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Address on the occasion of the opening on the World Jurist Association, Sydney, NSW.



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ADDRESS BY HIS EXCELLENCY MAJOR GENERAL MICHAEL JEFFERY AC CVO MC

GOVERNOR-GENERAL OF THE COMMONWEALTH OF AUSTRALIA

ON THE OCCASION OF

THE OPENING ON THE WORLD JURIST ASSOCIATION

18 AUGUST 2003

Professor Hans Thummel, President of the World Jurist Association and Mrs Thummel Professor David Flint, Australian National Chairman and Third Vice President of the WJA Distinguished guests Ladies and Gentlemen

Thank you very much for your welcome Professor, and your invitation to be with you this morning.

My wife, Marlena, and I are delighted to be taking part in such a leading, international event so early in our new role.

This historic Congress once again brings together a distinguished group of judges, lawyers, law professors and others involved with the World Jurist Association.

May I express my condolences at the recent passing of the Association’s founder, Mr Charles Rhyne, aged 91.

Among his many contributions, Mr Rhyne created the American Bar Association’s World Peace Through Law program - which in 1963 evolved into an international organisation, the World Jurist Association.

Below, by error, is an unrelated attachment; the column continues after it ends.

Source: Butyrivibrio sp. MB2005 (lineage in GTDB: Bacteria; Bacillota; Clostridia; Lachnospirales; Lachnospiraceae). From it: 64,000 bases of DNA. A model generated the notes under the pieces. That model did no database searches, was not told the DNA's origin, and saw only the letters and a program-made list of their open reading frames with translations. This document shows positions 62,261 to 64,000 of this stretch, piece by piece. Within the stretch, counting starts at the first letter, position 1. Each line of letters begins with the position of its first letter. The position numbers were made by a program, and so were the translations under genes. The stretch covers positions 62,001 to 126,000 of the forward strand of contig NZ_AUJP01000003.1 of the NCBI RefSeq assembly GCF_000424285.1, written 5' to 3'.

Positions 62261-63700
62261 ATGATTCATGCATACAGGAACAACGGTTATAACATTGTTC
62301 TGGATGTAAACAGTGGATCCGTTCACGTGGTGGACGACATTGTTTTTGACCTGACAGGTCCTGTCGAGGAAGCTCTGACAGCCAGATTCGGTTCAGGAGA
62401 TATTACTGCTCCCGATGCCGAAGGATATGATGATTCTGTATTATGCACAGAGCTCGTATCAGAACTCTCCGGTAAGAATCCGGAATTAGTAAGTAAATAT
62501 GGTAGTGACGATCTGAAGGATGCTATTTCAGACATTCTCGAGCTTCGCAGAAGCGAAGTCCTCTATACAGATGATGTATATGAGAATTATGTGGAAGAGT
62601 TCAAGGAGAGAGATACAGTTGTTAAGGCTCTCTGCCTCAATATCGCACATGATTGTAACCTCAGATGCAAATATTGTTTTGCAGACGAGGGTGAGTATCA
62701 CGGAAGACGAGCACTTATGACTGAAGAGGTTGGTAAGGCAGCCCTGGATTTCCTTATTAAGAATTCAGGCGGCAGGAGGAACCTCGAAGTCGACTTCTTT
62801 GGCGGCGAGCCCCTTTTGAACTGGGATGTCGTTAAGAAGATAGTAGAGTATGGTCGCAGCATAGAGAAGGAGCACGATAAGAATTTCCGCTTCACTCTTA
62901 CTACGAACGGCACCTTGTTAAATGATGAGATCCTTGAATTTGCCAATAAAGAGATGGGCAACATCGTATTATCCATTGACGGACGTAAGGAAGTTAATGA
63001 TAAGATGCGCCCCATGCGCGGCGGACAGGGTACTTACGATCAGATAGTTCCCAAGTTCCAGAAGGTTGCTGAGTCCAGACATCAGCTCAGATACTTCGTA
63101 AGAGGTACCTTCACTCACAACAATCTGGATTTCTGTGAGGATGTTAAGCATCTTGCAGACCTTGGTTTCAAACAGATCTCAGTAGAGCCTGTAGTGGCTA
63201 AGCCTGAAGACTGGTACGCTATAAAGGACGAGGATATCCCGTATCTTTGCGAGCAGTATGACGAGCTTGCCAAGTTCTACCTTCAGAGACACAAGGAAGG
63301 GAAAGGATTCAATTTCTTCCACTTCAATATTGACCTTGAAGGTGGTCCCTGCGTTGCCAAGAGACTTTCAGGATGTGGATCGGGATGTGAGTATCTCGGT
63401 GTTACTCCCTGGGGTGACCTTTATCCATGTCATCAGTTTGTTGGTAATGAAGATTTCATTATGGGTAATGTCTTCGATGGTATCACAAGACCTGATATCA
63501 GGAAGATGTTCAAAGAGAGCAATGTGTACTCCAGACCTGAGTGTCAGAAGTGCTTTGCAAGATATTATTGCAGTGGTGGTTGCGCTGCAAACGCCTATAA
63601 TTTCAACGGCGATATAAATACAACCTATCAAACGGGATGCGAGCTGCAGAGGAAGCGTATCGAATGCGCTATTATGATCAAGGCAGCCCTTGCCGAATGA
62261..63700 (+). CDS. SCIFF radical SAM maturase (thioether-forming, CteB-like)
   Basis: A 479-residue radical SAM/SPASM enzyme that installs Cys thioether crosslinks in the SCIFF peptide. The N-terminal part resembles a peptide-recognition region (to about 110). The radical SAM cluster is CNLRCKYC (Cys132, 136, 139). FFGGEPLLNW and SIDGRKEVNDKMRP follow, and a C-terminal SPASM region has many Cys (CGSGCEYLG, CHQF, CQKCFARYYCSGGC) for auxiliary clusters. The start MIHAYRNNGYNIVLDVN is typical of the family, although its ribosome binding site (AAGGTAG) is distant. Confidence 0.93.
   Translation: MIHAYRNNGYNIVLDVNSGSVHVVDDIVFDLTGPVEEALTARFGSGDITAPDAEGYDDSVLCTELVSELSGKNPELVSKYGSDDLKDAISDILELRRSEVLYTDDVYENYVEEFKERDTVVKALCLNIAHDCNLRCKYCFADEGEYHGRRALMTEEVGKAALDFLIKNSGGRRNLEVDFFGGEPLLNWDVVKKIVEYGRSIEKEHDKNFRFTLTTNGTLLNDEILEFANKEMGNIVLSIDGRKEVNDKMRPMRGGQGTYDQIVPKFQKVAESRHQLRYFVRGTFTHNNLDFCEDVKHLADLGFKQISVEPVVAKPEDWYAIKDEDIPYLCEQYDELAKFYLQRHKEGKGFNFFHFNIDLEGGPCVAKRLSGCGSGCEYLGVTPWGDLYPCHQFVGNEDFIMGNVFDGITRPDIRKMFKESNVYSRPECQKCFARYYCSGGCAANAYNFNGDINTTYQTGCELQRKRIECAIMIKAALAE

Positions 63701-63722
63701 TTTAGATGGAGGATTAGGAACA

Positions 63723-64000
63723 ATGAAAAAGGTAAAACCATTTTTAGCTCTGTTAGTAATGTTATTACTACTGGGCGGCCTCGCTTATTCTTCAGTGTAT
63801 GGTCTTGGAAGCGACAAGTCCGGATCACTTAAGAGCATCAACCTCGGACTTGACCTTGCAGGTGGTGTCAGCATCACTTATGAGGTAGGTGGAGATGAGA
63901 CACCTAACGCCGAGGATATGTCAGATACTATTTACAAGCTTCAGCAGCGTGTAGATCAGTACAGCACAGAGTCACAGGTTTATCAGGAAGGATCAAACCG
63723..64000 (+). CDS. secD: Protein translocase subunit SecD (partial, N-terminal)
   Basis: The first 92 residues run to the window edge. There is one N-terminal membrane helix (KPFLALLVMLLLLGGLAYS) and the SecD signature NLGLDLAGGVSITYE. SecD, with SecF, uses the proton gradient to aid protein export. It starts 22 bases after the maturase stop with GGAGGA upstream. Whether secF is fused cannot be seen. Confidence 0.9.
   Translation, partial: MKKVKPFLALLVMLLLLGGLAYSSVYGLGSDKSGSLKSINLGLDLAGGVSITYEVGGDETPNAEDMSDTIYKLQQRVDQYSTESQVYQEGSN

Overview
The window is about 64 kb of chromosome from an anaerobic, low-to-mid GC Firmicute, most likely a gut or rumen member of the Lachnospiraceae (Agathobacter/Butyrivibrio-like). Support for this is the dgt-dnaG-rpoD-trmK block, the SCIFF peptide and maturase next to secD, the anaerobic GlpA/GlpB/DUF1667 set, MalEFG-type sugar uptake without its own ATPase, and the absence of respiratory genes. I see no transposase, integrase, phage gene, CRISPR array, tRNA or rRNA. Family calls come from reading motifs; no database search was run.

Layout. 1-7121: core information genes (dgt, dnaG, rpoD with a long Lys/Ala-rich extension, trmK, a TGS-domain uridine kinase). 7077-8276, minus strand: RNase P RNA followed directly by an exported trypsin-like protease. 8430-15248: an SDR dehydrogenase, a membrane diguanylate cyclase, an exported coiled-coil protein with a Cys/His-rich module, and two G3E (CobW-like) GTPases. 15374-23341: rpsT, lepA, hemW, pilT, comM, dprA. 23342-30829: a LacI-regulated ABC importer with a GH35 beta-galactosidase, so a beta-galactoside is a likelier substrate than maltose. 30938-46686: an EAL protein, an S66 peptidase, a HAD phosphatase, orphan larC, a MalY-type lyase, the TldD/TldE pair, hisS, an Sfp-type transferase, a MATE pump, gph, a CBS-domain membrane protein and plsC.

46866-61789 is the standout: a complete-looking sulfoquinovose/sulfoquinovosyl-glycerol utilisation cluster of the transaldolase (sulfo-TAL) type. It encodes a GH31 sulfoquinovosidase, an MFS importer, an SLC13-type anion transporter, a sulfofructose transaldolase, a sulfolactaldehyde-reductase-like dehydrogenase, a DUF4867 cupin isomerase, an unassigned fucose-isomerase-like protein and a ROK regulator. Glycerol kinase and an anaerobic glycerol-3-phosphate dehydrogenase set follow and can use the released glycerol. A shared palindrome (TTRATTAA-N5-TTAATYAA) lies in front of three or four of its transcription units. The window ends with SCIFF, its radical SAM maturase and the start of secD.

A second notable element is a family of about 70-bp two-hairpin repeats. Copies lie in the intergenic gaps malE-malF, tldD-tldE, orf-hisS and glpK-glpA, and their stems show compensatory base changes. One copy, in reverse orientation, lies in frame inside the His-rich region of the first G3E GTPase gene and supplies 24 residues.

Forty years later, the aims of the Association are as relevant and vital as they were back then - namely supporting the rule of law in order to extend and uphold world peace.

Mr Rhyne, I know, is greatly missed.

But his dedication and hard work will be carried on by the many others within the Association who share his passion and ideals, including your current President, Professor Hans Thummel whom I know has been outstanding in his leadership over the last two years.

Guided by the motto “A world ruled by law, not force”, the Association carries out thoughtful, urgent and highly valuable work around the world.

These Congresses for example, are significant international fora - facilitating not just discussion of prevailing issues but also recommendations aimed at bolstering the rule of law.

Indeed, the breadth of topics you’ll be addressing this coming week in Sydney and Adelaide, from terrorism to trade and human rights to the environment - along with the calibre of speakers - is very impressive.

I look forward to receiving a summary of the declarations and resolutions - the practical outcomes if you like - arising

from this Congress, and doing what I can to further the noble aim of the World Jurist Association.

Ladies and gentlemen, as you may be aware, I’m not a lawyer. Rather, I spent most of my working life as a soldier in the Australian Army.